All Light, Everywhere is now playing in theaters.


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The Amusement Park

In the heavily animated documentary Birth of the Living Dead, where the late great filmmaker provocateur George A. Romero goes over the making of his classic Night of the Living Dead, one story of his from early on in his career pokes out from the grave - so to speak. He tells of doing production work for Mister Rogers’ Neighborhood, specifically the episode where Rogers has his tonsils removed. We see, rather painstakingly, clips from the show, now with an eye for just how absurdly creepy it all is. Romero then states with a smile how that was the scariest thing he was ever part of.

This sums up Romero to a fault.

His movie The Amusement Park does this as well, the film itself and its new status. Having been mostly lost for decades, the good folks at IndieCollect were able to clean it up and restore it, in an Other Side of the Wind kind of scenario (though much easier to release). It’s a movie born from a contracted assignment - an educational picture on ageism as wanted by the Lutheran Society - and taken well past its creative extremes, becoming something both on point and completely unexpected. It’s an accomplishment in hired production work, a grand experiment in independent filmmaking with limited resources, and a lesson in how for us to go forward creatively we should look back attentively.

Romero continues to teach.

The movie reminds me of Jim Henson’s The Cube, and George Lucas’s early plans for Apocalypse Now - renegades being renegades, in a time of massive change (the late 60s, early 70s). The Amusement Park follows an elderly gentleman who, after being warned not to go outside by a disheveled old man in a white room, chooses to step on through and visit an amusement park for a lovely day. Things go downhill quickly, as his time in the park reflects what can be “looked forward to” for all older individuals. This is the story of the film, bookended with two pieces from lead actor Lincoln Maazel who tells us, out of character, the real conditions that will be faced by real people. Indeed.

For this bleeding heart, The Amusement Park is as bizarre and terrifying and uncomfortable as any movie can be. The gentleman experiences such abuse and discrimination and ignorance, all while trying to give everyone around him politeness and the benefit of the doubt. Of course, everyone has a limit before being weighted down by punishment. We witness flashes of the Grim Reaper on various rides, almost direct the man around the park, preparing him for an afterlife as unfair as his time on Earth. Crueler than that, employees and customers are either indifferent or aggressively hostile towards him, treating him like trash and cattle in fits and bursts.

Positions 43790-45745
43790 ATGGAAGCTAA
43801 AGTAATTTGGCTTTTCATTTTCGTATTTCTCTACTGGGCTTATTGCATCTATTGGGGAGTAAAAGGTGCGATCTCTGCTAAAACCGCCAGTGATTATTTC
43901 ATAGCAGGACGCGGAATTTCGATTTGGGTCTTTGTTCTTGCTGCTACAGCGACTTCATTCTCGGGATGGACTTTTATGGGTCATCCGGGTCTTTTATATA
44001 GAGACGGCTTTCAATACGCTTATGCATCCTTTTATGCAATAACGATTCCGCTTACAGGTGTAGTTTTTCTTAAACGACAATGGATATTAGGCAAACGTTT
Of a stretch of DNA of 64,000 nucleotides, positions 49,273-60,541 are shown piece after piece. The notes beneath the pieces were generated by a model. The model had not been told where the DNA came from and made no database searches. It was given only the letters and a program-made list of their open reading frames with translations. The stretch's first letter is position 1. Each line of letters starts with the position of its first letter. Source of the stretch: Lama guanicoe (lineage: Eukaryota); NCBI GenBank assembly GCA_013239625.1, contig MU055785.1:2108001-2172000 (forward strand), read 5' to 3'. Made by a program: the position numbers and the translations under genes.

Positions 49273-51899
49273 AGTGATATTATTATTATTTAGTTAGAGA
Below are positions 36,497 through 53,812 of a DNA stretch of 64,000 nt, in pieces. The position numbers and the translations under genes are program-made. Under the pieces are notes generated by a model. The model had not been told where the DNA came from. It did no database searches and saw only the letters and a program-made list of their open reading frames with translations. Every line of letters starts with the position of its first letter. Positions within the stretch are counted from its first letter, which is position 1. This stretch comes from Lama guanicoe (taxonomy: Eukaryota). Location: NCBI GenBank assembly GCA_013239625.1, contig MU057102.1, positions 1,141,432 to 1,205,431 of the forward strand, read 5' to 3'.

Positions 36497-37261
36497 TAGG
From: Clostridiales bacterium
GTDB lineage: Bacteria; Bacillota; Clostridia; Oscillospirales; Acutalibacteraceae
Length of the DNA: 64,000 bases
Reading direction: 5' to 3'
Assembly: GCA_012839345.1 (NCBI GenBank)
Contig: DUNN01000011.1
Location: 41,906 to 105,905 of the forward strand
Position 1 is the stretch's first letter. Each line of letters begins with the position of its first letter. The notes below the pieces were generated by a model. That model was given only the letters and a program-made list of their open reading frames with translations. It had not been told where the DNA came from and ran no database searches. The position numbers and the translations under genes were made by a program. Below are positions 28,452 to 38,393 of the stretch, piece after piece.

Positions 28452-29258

It’s amazing too how the location is composed by the photography and the cutting to really emphasize the terror of the amusement industry that goes hidden behind clown makeup and balloons. It outdoes Escape from Tomorrow in this manner, never having to add evil graphics to already evil-looking Disney park designs. There’s creepy ambiance and sounds throughout, there’s incredible tension that only compounds with each minute, and there’s startling but simple sadness and tragedy that’s granted by the finish. It’s no wonder the Lutherans turned the film away for being too horrific.

Mind you, this is no Eli Roth venture into torture porn. I didn’t mean that when the word “horrific” came up. I meant that The Amusement Park uses our basic fears and anxieties and brings them to the forefront in a place most odd for such things to be experienced, but also most communal as well. I’m thankful Romero didn’t choose a movie theater as the setting.

The Amusement Park packs quite the punch, making for an impact that’s more excitable than disturbing. After viewing, I was left wanting to applaud the film and its makers, as it lives both as testament to talent and a landmark of punk before punk. It’s confrontational and great. It’s George A. Romero to a satisfactory conclusion. 5/5.

The Amusement Park is now streaming on Shudder and playing in theaters.